This plan would cost between £1.8m and £10.8m, they say. 

Sir Eric says a range of forms of ID could be trialled, some of which would not require photographic evidence. 

He said: "A driving licence, passport or utility bills would not seem unreasonable to establish identity." 

Sir Eric insists there is little evidence that introducing the checks would reduce the number of people seeking to vote. 

New strict voter ID laws introduced in some US states ahead of the 2016 election resulted in a stark drop in minority turnout. 

Research by the LA Times showed that the racial turnout gap doubled or tripled in states with strict voter ID laws.

People from Latino communities were 7.1% less likely to vote if they had to show ID.

The draconian measures were pushed through by Republicans in the United States despite research showing voter fraud was essentially nonexistent.

Between 2000 and 2014 there were 31 credible instances of voter fraud in the United States out of more than a billion votes cast.

Sir Eric’s own report, published earlier this year, listed just three significant electoral court cases involving voter fraud since 2004 and only 11 significant convictions for voter fraud offences since 2005.

These included the notorious Tower Hamlets mayoral election, in which Lutfur Rahman was found guilty of illegal and corrupt practices after he and his agents were responsible for bribery, impersonation and postal vote fraud, among other offences. [That is one way of putting it. The egregious law of "undue spiritual influence" calls for mass defiance.]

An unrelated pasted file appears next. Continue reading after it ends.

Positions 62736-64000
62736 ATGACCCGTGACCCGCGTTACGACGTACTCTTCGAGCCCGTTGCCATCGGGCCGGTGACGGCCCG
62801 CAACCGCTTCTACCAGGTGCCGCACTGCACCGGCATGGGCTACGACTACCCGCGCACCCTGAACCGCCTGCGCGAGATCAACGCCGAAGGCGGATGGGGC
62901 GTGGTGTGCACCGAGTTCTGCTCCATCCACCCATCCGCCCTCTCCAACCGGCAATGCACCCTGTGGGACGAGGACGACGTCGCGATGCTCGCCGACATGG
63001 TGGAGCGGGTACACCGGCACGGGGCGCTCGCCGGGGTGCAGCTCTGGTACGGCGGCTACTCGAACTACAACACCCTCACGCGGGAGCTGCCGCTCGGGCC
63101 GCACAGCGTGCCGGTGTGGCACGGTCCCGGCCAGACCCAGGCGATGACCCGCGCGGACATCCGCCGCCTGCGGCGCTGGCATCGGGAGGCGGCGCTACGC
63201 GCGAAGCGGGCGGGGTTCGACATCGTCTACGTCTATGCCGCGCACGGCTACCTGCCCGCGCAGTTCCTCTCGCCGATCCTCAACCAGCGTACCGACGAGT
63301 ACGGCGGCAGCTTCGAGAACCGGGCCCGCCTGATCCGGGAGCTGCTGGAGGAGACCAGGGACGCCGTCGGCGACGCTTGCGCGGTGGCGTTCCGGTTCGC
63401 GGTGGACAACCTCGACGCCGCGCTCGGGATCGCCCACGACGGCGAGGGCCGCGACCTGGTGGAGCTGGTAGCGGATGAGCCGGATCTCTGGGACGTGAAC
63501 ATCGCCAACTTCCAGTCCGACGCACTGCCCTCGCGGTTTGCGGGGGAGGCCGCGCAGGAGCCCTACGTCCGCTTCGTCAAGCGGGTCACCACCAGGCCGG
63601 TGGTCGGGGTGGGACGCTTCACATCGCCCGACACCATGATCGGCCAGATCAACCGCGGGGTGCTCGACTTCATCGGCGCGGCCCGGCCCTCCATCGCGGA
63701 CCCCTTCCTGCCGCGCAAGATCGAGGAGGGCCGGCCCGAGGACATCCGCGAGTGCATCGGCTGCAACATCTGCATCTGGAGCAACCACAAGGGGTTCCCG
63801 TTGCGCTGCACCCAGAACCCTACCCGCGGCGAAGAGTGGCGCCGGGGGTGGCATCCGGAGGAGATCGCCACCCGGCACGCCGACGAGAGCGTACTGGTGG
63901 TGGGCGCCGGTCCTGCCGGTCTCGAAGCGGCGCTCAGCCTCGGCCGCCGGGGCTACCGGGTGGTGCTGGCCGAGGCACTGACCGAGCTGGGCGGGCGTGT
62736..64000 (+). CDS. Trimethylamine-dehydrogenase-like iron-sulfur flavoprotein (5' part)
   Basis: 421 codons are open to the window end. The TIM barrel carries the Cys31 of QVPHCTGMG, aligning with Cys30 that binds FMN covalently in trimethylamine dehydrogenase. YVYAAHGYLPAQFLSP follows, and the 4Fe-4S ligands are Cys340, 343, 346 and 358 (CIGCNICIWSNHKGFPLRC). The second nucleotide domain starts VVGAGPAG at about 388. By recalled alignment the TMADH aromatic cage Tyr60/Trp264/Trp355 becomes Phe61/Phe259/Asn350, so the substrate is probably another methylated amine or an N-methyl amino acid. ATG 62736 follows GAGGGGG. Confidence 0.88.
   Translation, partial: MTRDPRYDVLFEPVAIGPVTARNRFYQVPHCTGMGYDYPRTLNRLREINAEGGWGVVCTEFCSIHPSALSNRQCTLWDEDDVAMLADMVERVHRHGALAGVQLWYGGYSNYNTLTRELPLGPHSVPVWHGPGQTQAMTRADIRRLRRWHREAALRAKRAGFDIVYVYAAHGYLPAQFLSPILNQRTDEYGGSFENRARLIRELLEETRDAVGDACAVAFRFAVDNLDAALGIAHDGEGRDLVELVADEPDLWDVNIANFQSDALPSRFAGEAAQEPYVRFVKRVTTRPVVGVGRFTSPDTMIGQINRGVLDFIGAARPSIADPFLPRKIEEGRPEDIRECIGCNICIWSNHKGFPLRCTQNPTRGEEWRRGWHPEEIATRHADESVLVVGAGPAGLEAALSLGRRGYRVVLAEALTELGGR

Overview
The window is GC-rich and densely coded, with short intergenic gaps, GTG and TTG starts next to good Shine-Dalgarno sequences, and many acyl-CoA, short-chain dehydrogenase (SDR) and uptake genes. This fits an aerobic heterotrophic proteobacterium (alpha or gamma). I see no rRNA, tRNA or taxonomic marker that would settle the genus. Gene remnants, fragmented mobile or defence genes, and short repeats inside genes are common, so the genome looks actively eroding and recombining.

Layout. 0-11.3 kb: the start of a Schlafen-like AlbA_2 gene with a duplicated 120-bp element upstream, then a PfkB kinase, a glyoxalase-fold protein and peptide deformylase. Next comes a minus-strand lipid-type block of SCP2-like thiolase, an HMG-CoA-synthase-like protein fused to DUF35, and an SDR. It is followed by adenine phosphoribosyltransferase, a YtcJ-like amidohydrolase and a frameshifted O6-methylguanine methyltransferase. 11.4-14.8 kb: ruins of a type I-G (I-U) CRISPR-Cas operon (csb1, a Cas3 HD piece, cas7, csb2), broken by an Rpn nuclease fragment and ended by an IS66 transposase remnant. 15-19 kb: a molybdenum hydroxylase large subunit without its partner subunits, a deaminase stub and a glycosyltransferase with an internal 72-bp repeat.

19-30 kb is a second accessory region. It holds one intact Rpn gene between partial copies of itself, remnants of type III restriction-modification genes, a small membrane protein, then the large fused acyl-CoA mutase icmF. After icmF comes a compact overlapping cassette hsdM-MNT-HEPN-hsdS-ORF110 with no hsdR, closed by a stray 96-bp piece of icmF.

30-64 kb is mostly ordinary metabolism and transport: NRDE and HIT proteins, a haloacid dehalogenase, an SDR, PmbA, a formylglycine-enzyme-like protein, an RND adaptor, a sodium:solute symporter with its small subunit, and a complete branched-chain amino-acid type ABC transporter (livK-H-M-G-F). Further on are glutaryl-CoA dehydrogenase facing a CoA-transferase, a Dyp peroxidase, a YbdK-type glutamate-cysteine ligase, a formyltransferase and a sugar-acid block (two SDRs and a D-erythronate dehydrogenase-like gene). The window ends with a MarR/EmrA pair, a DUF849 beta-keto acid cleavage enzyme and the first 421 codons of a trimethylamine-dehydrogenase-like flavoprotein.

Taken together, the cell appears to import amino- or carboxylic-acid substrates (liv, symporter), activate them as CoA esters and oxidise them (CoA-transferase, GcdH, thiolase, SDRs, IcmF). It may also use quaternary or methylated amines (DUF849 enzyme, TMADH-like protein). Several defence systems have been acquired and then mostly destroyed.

But while Sir Eric’s report identified some ‘risks’ in the voting system, it provided scant evidence there was widespread exploitation of those risks.

Lo and behold, this is being "tried out" in areas with large Muslim populations. It will hit the poorest in those areas, but it would hit the poorest in any area. However, since in this case those will be Muslims, all "points" will be said to have been "proved".

The Conservatives and the Liberal Democrats engaged in electoral fraud in Hackney in the 1990s. It ended when the politicians behind it were sent to prison. That is how to deal with these things, such as they are.

A return is also long overdue to the requirement of a very good reason if you wanted a postal vote.

Monday, 26 December 2016

Festive Fare

1,414 people read this blog yesterday.

On Christmas Day.

The Real Aung San Suu Kyi

Jon Emont writes:

In early November, Zaw Lay and his family were hiding in the basement of a friend’s house in Yekhatchchaung GwaSone village, near the Myanmar-Bangladesh border.

Two Burmese military helicopters circled overhead, firing indiscriminately at the terrified villagers huddled below.

“The helicopters [didn’t] see us but they are firing continuously,” he recently told me over the phone, from a forest enclave inBangladesh where he now lives.

“We don’t [dare] go outside the home, if the helicopter men see us they will kill us.”

Once the helicopters stopped their strafing, Burmese soldiers on the ground began burning the village to the ground.

There was chaos when Zaw Lay fled, and he learned only later that his elderly mother had been trapped inside a burning building.

“My mom’s dead,” he told me.

Rohingya Muslims like Zaw Lay are a small minority in Buddhist-majority Myanmar.

They are becoming smaller still, thanks to a brutal campaign initiated in mid-October by the Burmese military.

The spark for the violence came on October 9, when a Rohingya militia attacked a police outpost in northern Rakhine province, killing nine officers and seizing weapons and equipment.